The species Neolamprologus pulcher uses a cooperative breeding system, in which one breeding pair has many helpers that are subordinate to the dominant breeders.

Parental care falls into one of four categories:[88] substrate or open brooders, secretive cave brooders (also known as guarding speleophils[89]), and at least two types of mouthbrooders, ovophile mouthbrooders and larvophile mouthbrooders.[90]
Open brooding

Open- or substrate-brooding cichlids lay their eggs in the open, on rocks, leaves, or logs. Examples of open-brooding cichlids include Pterophyllum and Symphysodon species and Anomalochromis thomasi. Male and female parents usually engage in differing brooding roles. Most commonly, the male patrols the pair's territory and repels intruders, while the female fans water over the eggs, removing the infertile ones, and leading the fry while foraging. Both sexes are able to perform the full range of parenting behaviours.[90]
Cave brooding
A female Cyphotilapia frontosa mouthbrooding fry, which can be seen looking out her mouth

Secretive cave-spawning cichlids lay their eggs in caves, crevices, holes, or discarded mollusc shells, frequently attaching the eggs to the roof of the chamber. Examples include Pelvicachromis spp., Archocentrus spp., and Apistogramma spp.[88] Free-swimming fry and parents communicate in captivity and in the wild. Frequently, this communication is based on body movements, such as shaking and pelvic fin flicking. In addition, open- and cave-brooding parents assist in finding food resources for their fry. Multiple neotropical cichlid species perform leaf-turning and fin-digging behaviors.[90]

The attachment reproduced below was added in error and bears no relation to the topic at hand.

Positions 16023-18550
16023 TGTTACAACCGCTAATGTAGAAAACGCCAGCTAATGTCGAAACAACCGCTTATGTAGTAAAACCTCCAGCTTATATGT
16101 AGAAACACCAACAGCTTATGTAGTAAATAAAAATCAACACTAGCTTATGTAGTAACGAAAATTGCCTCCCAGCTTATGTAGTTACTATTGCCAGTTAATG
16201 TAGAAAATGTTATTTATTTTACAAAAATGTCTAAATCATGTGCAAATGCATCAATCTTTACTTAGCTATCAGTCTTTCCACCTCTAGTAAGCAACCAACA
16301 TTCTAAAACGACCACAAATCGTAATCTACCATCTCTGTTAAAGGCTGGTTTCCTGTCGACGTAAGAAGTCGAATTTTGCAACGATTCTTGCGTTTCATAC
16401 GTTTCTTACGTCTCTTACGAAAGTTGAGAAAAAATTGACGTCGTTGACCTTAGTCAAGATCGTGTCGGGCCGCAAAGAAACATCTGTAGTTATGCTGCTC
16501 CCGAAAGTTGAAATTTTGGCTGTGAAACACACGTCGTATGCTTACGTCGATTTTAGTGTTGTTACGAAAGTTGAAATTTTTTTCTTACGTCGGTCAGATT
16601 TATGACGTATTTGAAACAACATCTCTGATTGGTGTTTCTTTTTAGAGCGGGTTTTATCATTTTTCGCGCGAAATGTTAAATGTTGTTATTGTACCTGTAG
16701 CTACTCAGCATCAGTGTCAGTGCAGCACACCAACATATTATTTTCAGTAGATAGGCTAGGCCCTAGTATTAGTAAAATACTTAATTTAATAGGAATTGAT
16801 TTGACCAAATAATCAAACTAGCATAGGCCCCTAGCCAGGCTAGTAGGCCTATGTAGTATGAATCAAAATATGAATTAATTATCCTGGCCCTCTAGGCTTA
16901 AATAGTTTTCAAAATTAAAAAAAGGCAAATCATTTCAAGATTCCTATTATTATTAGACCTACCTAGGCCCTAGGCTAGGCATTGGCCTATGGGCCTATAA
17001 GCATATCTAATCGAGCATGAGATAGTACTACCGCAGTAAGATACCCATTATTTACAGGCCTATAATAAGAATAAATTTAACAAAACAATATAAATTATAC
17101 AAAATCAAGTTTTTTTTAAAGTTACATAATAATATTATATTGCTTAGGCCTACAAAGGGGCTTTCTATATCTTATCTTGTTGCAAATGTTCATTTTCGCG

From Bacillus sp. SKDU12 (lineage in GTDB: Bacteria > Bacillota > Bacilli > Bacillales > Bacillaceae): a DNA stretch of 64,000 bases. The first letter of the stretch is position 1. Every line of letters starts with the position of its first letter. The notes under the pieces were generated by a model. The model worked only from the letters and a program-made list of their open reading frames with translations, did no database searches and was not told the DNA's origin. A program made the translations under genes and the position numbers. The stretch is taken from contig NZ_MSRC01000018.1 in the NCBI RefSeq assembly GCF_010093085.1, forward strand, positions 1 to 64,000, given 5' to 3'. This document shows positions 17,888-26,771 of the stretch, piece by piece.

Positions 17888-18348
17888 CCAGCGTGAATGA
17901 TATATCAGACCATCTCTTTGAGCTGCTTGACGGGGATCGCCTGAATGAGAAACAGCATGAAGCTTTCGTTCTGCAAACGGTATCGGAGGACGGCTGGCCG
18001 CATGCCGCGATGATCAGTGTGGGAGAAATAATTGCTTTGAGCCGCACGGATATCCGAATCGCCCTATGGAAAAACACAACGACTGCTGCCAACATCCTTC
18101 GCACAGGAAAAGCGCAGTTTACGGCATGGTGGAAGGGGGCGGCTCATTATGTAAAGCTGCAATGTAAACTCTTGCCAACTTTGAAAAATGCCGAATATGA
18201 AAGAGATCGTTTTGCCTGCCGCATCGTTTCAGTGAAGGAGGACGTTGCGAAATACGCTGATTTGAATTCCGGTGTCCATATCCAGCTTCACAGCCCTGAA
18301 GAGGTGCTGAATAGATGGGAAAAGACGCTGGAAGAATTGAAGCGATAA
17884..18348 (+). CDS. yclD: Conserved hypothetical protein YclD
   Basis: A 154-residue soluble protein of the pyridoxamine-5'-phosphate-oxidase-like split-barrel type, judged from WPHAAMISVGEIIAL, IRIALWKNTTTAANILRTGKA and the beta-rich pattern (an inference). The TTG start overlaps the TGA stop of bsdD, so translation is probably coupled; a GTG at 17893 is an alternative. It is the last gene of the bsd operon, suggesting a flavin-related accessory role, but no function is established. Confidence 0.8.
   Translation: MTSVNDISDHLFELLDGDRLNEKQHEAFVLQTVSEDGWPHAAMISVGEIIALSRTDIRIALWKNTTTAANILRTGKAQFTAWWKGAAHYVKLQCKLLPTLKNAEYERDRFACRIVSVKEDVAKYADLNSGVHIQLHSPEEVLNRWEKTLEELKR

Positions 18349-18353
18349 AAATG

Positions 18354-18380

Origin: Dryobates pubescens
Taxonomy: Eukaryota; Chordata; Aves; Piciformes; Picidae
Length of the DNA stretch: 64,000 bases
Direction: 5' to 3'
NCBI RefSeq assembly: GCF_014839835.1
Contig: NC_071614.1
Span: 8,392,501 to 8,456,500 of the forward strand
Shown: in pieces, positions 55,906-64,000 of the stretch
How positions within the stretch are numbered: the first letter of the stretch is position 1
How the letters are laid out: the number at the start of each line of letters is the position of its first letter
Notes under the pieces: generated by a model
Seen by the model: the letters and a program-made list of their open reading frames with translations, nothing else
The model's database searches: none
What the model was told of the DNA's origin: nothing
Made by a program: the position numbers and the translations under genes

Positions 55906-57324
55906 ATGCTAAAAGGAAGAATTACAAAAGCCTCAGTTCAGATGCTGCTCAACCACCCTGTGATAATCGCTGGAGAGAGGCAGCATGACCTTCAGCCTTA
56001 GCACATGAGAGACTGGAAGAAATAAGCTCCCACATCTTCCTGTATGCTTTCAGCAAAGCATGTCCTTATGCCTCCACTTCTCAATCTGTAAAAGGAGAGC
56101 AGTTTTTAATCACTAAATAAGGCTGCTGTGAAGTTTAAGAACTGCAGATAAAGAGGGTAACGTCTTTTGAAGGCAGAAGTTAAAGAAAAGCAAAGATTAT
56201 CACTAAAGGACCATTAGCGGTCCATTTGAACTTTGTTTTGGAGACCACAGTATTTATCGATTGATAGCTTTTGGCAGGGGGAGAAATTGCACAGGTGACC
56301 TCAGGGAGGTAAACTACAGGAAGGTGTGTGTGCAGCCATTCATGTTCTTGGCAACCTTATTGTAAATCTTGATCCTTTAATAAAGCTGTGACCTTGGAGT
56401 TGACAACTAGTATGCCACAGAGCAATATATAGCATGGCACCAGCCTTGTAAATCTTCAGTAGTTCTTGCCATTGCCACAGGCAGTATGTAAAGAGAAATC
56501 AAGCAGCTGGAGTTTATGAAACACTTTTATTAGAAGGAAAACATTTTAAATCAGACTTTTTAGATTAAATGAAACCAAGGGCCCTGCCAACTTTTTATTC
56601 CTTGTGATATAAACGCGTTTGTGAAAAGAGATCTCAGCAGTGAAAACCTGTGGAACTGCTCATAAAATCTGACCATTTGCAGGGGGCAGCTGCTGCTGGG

Ovophile mouthbrooding

Ovophile mouthbrooders incubate their eggs in their mouths as soon as they are laid, and frequently mouthbrood free-swimming fry for several weeks. Examples include many East African Rift lakes (Lake Malawi, Lake Tanganyika, and Lake Victoria) endemics, e.g.: Maylandia, Pseudotropheus, Tropheus, and Astatotilapia burtoni, along with some South American cichlids such as Geophagus steindachneri.
Larvophile mouthbrooding

Larvophile mouthbrooders lay eggs in the open or in a cave and take the hatched larvae into the mouth. Examples include some variants of Geophagus altifrons, and some Aequidens, Gymnogeophagus, and Satanoperca, as well as Oreochromis mossambicus and Oreochromis niloticus.[7][88] Mouthbrooders, whether of eggs or larvae, are predominantly females. Exceptions that also involve the males include eretmodine cichlids (genera Spathodus, Eretmodus, and Tanganicodus), some Sarotherodon species (such as Sarotherodon melanotheron[91]), Chromidotilapia guentheri, and some Aequidens species.[7][90][92] This method appears to have evolved independently in several groups of African cichlids.[18]
Cichlids of the African rift lake system evolved from an original hybrid swarm.[93]

Cichlids provide scientists with a unique perspective of speciation, having become extremely diverse in the more recent geological past. Some of the contributing factors to their diversification are believed to be the various forms of prey processing displayed by cichlid pharyngeal jaw apparatus. These different jaw apparatus allow for a broad range of feeding strategies, including algae scraping, snail crushing, planktivory, piscivory, and insectivory.[94] Some cichlids can also show phenotypic plasticity in their pharyngeal jaws, which can also help lead to speciation. In response to different diets or food scarcity, members of the same species can display different jaw morphologies that are better suited to different feeding strategies. As species members begin to concentrate around different food sources and continue their lifecycle, they most likely spawn with like individuals. This can reinforce the jaw morphology and given enough time, create new species.[95] Such a process can happen through allopatric speciation, whereby species diverge according to different selection pressures in different geographical areas, or through sympatric speciation, by which new species evolve from a common ancestor while remaining in the same area. In Lake Apoyo in Nicaragua, Amphilophus zaliosus and its sister species Amphilophus citrinellus display many of the criteria needed for sympatric speciation.[96] In the African rift lake system, cichlid species in numerous distinct lakes evolved from a shared hybrid swarm.[93]
Population status